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The 50 Best Sports Cars of All Time

Posted in Sports Cars by Chris | July 31st, 2009 | 9 Responses |


It’s been said before, but for posterity’s sake, let’s say it one more time: We may very well be watching the shades of darkness closing in on the real Golden Age of automobiles.

In times past, a list such as this would feature almost exclusively cars that are long past classic car status, with a few proven new comers thrown in just to keep things interesting. Because an all time list is more than just a list of the podium finishers in the power, acceleration, and lap time segments. There’s the much more difficult challenge of choosing cars deserving for their significance within their historical context as well as our own. Of recognizing cars that broke the mold in their day and yet have retained their charisma through the ages. Of finding cars that have made a real impact on the layman drivers of the world, set a course for a new design language, introduced a new technology, or revised our concept of what is beautiful.

The fact is, though, is that we have lived among the future titans, and never before have so many relatively new cars been so deserving of a place among the all time greats. Obviously, the task of comparing nostalgia to newness is impossibly subjective. So, here are a few caveats to assuage the would-be naysayers out there about our damn good list:

1. This is a list of the best Sports Cars of all time. Not performance cars. Not the most beautiful cars. Not the best selling or most popular cars. Sports Cars.

2. A Mustang, an M5, and a Mini are not technically defined as Sports Cars. A Sports Car is a performance focused vehicle with two doors and usually two seats, although 2+2 configurations are acceptable beneath the subcategory of luxury-minded vehicles called GT (Gran Touring) cars. Believe me, we wanted desperately to have a Mustang whoop up classic Ferraris on our list, but it just wasn’t feasible, or fair. And if muscle cars can’t do it, neither can your hot hatches and performance saloons.

3. There are many highly deserving cars of such a distinguished pedigree that we could arguably include two or three (or four) specific iterations of the same make and model. But in the interest of including the widest range of cars, and not shamelessly plugging one specific fan-club, we’ve not ranked individual production years. Nor have we included highly successful successors to (all) of our picks, much for the same reason. If we did, let’s just say, every Ferrari between the 250 and the 599 would be on our list.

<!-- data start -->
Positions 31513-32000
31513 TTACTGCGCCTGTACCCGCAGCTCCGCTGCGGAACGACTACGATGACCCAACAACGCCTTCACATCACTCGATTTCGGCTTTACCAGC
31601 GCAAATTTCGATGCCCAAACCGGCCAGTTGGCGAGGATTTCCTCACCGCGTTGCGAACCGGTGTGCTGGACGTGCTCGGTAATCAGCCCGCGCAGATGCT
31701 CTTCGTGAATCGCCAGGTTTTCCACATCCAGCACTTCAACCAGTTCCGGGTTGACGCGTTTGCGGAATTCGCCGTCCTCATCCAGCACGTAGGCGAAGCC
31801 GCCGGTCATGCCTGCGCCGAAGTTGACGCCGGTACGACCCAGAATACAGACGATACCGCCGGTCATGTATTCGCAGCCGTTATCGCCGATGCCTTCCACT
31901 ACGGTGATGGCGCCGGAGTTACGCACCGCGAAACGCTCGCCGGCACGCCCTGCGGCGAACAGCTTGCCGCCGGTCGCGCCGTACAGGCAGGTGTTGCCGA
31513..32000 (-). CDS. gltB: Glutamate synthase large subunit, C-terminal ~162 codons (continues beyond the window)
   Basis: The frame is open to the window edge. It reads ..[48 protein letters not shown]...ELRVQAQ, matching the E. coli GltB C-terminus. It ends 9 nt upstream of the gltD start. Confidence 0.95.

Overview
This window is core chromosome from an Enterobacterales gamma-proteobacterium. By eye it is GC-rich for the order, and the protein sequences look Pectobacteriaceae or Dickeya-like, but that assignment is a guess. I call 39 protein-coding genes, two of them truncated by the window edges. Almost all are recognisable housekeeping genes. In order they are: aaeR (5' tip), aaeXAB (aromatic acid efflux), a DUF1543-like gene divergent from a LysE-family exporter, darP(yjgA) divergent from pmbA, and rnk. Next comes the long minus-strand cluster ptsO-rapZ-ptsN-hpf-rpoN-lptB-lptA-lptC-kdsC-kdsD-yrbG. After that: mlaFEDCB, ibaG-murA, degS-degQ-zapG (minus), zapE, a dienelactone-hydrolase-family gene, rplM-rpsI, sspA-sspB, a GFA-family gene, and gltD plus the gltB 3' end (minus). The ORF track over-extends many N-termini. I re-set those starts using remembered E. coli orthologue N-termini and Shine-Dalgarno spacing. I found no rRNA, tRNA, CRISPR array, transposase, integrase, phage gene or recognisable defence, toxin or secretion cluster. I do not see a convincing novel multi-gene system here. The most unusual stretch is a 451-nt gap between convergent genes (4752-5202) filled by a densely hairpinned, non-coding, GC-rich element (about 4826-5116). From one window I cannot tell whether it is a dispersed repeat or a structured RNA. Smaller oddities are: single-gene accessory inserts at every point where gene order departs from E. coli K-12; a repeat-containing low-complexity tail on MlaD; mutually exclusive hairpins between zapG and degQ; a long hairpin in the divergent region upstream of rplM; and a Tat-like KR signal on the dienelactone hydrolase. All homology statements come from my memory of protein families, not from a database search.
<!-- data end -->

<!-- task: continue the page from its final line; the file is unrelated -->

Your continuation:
Finally, each car has two additional links, chocked full of all those numbers you all want, like engine size, horsepower, available performance figures, and enough high-res photos to wet your palates, and your dreams.

And so, without further adieu, we give you, the 50 best sports cars of all time!

50. NOBLE M15


The M12 was a great car in its own right, but it was still just another thinly disguised race car in street trim. And Lee Noble knew it. So when he created the M15, it was with the intention of creating a genuine competitor to Italian and German exotics twice its price by including luxury amenities such as Sat Nav and providing ample storage space for all those groceries every moderately wealthy gear head needs–and needs fast. But despite all the fluff, the M15 is still one of the purest driving cars ever built, powered by a 455bhp 3.0L twin turbo that’s tuned for acceleration–not top speed–to the “tune” of some 3.5 seconds to 60 mph.



    The Audi Quattro is historically significant for its achievements both on and off the race track. It was the first AWD Grand Tourer since the 1966 Jensen FF, and it was created specifically to take advantage of recent changes in rally car rules to allow four wheel drive systems in competition. The combination of a turbocharged engine mated to an AWD system revolutionized the car’s capability in terms of road holding and tractability, and in terms of pure acceleration the car put down impressive stats, boosting its way to 60 mph in 6.2 seconds and a top speed of 140 mph. The official model name was “Quattro,” referring both to the car and the revolutionary AWD system. However, since future Audi’s would pay homage to this all important predecessor by using “quattro” drivetrains, the 1980 version is also called the “Ur-Quattro,” with the “Ur” suffix meaning “first” or “original”. While critics doubted the viability of an AWD platform, due to its increased weight and complexity, the Ur-Quattro was an instant success, winning its racing debut on its way to a two-year domination of the rally car circuit.